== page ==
“According to the futurist women, the connection he makes between the female essence and real flesh and blood women did not make any sense.”
At the same time, many of the female futurists promoted the same view on women as Marinetti’s.
“They considered themselves more masculine than other women. They were against marriage, they wanted women to work, and they promoted a more libertarian sexuality.”
Many of Loy’s texts shocked her own contemporaries, because they revolved around sexuality and women’s emancipation on this area. She wrote about marriage, sexuality, pregnancy, and birth, all based on her own experiences.
“Loy linked art to sexuality. For example, she recommended surgical removal of the hymen for all teenage girls as a part of the liberation from the chastity ideals of the romantic period,” says Metz.
“The female futurists were interested in pregnancy and birth as an image of the artistic process of creation.”
Praised the war
Loy and her female like-minded also shared futurism’s cultivation of violence and aggression.
“They wanted to participate in the war on the same level as men, and they were envious of the male futurists who were allowed to fight in the war.”
At the same time, the First World War created a new space for women in society. By the end of 1916, seventy per cent of Italy’s industrial workers were women.
“Most men were soldiers in the war while the women were cultural and industrial workers.”
“Can we learn anything from Mina Loy and futurism’s view on women today?”
“It is important to demonstrate the diversity among women also a hundred years ago. There is a tendency to present history as only consisting of male, and no female, writers,” says Metz.
“I would claim that major parts of the modernist movement excluded women. By studying this period more closely, we can learn how such exclusion mechanisms worked and hopefully prevent them from working today.”
According to Anne Birgitte Rønning, professor of comparative literature at the University of Oslo, futurism stood out from other contemporary literary currents in a number of ways.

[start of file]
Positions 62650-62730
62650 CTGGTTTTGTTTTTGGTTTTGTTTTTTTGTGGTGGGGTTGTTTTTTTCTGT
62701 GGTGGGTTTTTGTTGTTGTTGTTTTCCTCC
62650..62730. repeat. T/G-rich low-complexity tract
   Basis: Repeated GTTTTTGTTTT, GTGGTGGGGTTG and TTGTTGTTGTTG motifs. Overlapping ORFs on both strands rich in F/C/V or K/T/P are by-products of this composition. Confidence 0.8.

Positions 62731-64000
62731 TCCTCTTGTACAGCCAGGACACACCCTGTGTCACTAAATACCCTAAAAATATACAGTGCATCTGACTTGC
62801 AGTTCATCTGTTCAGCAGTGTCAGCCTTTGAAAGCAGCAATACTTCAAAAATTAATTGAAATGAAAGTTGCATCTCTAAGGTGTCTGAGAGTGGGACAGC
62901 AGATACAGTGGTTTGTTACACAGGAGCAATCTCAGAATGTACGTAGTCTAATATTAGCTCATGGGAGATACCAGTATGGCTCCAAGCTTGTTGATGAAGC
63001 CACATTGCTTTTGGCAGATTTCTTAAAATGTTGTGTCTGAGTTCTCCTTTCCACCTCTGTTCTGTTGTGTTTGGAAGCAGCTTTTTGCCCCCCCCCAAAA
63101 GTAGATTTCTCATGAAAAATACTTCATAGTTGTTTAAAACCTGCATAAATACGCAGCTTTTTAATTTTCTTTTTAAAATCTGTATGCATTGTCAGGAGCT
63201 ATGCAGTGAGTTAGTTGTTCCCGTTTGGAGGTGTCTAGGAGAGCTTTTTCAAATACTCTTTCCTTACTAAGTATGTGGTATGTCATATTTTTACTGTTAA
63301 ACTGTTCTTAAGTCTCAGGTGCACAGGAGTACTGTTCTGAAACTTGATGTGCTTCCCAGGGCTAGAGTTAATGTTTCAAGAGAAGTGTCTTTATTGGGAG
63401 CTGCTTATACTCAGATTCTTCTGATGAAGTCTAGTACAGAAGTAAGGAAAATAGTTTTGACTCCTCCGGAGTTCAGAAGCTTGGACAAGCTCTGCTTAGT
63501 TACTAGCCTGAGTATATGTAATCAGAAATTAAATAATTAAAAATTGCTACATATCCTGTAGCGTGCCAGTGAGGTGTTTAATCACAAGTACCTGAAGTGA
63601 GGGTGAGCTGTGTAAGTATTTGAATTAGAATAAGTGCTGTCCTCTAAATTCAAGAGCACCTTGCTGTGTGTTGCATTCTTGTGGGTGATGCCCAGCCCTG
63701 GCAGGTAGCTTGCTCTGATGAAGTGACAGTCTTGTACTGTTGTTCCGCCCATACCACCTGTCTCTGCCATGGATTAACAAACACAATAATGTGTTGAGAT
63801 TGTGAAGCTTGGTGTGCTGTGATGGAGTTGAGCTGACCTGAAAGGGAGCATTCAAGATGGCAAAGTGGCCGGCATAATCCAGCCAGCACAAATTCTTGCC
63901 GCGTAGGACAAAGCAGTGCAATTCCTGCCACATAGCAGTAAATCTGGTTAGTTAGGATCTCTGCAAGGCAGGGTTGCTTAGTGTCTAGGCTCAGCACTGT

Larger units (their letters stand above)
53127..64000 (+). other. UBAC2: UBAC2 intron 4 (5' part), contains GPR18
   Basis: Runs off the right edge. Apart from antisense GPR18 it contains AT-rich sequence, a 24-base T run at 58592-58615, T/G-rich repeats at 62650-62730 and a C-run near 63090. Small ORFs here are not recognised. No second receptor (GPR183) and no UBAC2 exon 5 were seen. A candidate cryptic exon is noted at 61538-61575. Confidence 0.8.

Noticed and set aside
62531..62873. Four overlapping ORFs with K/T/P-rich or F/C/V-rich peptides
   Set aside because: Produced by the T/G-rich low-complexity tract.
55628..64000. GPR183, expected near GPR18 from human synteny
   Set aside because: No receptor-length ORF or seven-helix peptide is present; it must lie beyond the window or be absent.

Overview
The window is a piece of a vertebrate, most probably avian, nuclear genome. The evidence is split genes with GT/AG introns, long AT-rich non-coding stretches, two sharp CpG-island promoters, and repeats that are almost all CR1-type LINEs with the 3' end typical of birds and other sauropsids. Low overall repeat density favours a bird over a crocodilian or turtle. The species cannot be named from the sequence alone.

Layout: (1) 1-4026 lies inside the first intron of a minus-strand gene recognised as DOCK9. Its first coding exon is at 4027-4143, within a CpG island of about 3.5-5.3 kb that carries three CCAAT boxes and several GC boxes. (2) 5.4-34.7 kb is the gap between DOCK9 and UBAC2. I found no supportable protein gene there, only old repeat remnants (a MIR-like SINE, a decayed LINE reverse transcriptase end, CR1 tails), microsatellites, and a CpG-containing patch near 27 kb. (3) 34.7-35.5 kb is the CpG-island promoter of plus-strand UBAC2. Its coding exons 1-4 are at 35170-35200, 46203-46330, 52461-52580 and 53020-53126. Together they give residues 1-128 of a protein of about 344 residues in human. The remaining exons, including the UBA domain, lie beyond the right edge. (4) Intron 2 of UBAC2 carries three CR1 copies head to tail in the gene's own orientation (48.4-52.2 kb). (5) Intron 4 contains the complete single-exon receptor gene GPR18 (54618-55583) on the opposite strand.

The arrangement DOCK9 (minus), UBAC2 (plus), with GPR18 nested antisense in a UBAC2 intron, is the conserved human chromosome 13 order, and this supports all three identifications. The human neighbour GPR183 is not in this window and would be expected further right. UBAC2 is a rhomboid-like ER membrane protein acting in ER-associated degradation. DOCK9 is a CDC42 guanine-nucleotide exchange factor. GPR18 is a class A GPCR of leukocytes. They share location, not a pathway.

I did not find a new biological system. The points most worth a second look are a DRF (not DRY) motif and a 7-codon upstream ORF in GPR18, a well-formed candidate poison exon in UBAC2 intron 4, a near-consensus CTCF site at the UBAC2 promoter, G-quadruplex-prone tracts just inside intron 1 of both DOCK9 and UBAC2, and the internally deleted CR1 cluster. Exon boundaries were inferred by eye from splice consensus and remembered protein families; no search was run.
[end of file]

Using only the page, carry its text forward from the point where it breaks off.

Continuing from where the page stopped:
“With its cultivation of velocity, progress, machines, and war, futurism is explicitly – and extremely – male gendered in a way that no other avant-garde movement is,” she says.
“Surrealism, for example, explores and praises the dream, the unconscious, and love, and here the woman, often the childlike woman, plays a special role as inspirer, motif, and muse, if not as an independent artist.”
“Would you say that modernism in general excluded female artists?”
“It is difficult to say that modernism as such, as one artistic movement, excluded female artists. There are female artists and writers within modernism, and our understanding of modernism might be much broader if it was based on women’s literature and women’s art,” she says.
“At the same time, there are good reasons to regard modernism as a response or countermove to ‘the feminisation of culture’ around the turn of the century. And when it comes to various avant-garde movements, these have often been close-knitted homo-social, self-proclaiming, and self-confirming male communities.”
Metz, M.G. “Mina Loy and the futuristic paradox” in Journal for Gender Research, no.3-4, 2016, 40, pp. 215-230.
Filippo Tommaso Marinetti, Encyclopædia Britannica.